Politics: July 2010 Archives

White Castle employees, whose insurance is almost fully paid by their employer:

The Columbus-based family owned restaurant chain - known for serving small square hamburgers called "sliders" - says a single provision in the bill will eat up roughly 55 percent of its yearly net income after 2014.

Starting that year, the bill levies a $3,000-per-employee penalty on companies whose workers pay more than 9.5 percent of household income in premiums for company-provided insurance.

White Castle, which currently provides insurance to all of its full-time workers and picks up 70 to 89 percent of their premium costs, believes it will likely end up paying those penalties. The financial hit will make it hard for the company to maintain its 421 restaurants, let alone create new jobs, says company spokesman Jamie Richardson. White Castle employs more than 10,000 people nationwide, and more than 1,200 in Ohio.

Julie R. Neidlinger, who has been paying for her own high-deductible insurance; Obamacare is forcing her premiums up:

Patient Protection and Affordable Care Act is the official name of the new healthcare reform bill, which is laughable when considering the last half of the title. The best analogy I can come up with in regards to Congress's attempt to make certain everyone had health insurance is preserving a glass menagerie by loosening the corners of the shelves and then adding more weight on top of them....

[To her elected representatives:] Thank you for your excellent work on passing the healthcare reform. Thanks to the new laws, my health insurance has been restructured and now costs $40 more per month. This means I can't afford it and will now, for the first time in a decade of paying for my own health insurance, have to drop health insurance and be uninsured. I understand there's even the possibility of being penalized for not having insurance. Thank you for covering all the bases! This is a fabulous Catch 22 you've provided for your constituents.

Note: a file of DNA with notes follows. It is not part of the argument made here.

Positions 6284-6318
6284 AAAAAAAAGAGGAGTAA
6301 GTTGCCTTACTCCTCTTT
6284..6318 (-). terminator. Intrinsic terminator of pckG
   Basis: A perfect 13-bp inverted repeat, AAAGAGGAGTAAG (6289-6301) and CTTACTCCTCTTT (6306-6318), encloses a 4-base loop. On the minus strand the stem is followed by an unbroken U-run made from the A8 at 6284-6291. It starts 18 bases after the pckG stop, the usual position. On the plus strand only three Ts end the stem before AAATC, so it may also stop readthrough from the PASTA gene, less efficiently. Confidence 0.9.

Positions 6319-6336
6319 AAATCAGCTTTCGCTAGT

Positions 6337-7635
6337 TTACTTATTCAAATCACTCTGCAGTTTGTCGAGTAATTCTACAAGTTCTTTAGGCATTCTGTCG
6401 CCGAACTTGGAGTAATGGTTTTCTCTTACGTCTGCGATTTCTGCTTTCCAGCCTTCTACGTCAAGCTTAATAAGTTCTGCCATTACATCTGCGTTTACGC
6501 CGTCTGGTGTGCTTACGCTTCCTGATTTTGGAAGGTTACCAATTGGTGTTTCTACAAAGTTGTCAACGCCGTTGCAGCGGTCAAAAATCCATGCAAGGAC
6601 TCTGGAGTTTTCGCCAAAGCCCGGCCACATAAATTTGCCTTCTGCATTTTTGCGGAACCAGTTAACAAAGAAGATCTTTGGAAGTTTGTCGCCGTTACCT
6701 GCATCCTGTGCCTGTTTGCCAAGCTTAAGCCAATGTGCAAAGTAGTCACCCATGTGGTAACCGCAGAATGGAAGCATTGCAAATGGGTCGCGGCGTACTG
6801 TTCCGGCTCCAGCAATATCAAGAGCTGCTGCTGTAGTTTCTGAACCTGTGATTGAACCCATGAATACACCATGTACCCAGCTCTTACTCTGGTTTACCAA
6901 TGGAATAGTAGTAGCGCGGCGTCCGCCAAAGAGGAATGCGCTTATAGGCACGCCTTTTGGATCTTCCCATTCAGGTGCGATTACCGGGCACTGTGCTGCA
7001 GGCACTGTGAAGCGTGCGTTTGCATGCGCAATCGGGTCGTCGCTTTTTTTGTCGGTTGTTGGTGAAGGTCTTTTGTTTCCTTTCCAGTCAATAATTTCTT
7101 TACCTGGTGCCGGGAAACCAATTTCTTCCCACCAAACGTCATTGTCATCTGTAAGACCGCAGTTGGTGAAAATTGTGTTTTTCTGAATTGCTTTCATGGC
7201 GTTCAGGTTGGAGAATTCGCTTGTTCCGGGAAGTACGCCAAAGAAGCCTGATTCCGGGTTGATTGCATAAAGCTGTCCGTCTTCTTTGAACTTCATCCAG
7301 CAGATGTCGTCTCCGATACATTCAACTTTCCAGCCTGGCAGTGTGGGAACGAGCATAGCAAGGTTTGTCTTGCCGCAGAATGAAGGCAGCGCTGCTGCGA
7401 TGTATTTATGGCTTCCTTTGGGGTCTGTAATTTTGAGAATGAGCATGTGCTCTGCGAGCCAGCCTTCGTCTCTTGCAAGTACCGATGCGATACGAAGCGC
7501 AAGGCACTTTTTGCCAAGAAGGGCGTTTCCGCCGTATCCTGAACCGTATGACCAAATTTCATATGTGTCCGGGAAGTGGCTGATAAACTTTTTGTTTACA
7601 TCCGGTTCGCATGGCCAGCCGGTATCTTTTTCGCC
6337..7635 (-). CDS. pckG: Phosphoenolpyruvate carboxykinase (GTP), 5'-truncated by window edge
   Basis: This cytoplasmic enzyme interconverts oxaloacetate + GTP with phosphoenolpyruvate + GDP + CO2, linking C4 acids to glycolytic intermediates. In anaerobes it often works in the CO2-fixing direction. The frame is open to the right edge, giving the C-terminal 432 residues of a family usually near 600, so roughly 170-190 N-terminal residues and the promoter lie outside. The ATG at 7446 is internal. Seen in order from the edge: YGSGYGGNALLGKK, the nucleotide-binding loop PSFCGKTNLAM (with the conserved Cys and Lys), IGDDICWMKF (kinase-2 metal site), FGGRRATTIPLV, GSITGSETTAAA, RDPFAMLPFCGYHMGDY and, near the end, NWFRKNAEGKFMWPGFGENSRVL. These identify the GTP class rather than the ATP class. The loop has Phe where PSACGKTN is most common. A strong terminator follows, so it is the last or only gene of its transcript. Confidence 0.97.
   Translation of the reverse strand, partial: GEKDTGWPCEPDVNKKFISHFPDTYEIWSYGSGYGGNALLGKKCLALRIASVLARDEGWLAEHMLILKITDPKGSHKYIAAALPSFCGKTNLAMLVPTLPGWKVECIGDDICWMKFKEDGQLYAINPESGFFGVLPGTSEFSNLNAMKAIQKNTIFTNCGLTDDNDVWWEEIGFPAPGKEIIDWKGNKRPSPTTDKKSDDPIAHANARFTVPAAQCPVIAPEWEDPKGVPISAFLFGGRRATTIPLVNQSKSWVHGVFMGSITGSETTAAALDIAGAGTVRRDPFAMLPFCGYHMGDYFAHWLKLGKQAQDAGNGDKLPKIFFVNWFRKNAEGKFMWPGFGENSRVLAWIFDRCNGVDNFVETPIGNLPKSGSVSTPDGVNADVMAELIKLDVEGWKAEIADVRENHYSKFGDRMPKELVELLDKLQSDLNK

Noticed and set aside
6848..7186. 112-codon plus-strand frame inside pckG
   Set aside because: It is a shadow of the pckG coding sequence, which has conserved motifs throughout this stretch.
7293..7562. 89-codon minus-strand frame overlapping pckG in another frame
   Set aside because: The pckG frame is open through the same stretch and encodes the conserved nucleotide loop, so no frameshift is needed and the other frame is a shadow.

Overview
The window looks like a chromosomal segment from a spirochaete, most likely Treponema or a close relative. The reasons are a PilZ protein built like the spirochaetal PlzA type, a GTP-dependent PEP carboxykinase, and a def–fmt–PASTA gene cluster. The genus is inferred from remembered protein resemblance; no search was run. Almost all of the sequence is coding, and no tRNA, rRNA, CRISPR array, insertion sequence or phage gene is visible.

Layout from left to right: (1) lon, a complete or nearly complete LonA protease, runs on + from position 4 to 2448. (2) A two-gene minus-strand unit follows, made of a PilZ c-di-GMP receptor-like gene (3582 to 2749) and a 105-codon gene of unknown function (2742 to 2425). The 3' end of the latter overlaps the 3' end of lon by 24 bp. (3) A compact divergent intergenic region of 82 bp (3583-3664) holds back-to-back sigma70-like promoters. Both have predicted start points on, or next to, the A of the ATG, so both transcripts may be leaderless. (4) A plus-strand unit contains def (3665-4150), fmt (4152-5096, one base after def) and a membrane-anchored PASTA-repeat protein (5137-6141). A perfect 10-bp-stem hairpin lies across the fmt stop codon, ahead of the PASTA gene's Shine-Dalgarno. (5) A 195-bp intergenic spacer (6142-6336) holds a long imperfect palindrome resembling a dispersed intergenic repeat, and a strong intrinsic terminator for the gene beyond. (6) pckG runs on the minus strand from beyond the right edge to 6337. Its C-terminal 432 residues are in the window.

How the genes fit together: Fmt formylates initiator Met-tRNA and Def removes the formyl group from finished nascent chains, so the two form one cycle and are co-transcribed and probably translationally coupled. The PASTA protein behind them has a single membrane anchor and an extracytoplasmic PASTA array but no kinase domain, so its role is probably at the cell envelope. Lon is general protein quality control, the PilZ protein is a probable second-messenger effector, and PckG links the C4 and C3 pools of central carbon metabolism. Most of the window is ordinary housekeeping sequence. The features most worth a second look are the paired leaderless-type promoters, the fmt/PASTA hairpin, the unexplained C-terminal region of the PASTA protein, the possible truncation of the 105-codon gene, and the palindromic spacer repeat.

The good news: 60% of American voters favor repeal of Obamacare.

The bad news (from the same poll): Voters are skeptical that repeal will actually happen:

Part of the doubt about the likelihood of repeal may come from the fact that Democrats could still control Congress after November. Part of it also may come from skepticism that Republicans would be any different. Recent polling showed that just 42% think there would be a noticeable change if Republicans win control of Congress. Republican voters overwhelmingly believe that their party's representatives in Washington are out of touch with the party base. Just 21% believe that Republican officeholders have done a good job representing Republican values.

A blessed Independence Day to everyone. When the 4th of July falls on a Sunday, it's a rare opportunity to gather in our churches on our nation's birthday and give thanks for the blessings of liberty for which our forefathers fought and died. Not that we should worship or idolize our country with its imperfections, but we ought to acknowledge that America is uniquely blessed and that God has used America to bless people all over the world. As John Adams wrote to his wife Abigail following the approval of the Continental Congress of a resolution to declare independence:

I am apt to believe that it will be celebrated, by succeeding Generations, as the great anniversary Festival. It ought to be commemorated, as the Day of Deliverance by solemn Acts of Devotion to God Almighty. It ought to be solemnized with Pomp and Parade, with Shews, Games, Sports, Guns, Bells, Bonfires and Illuminations from one End of this Continent to the other from this Time forward forever more.

You will think me transported with Enthusiasm but I am not. -- I am well aware of the Toil and Blood and Treasure, that it will cost Us to maintain this Declaration, and support and defend these States. -- Yet through all the Gloom I can see the Rays of ravishing Light and Glory. I can see that the End is more than worth all the Means. And that Posterity will tryumph in that Days Transaction, even altho We should rue it, which I trust in God We shall not.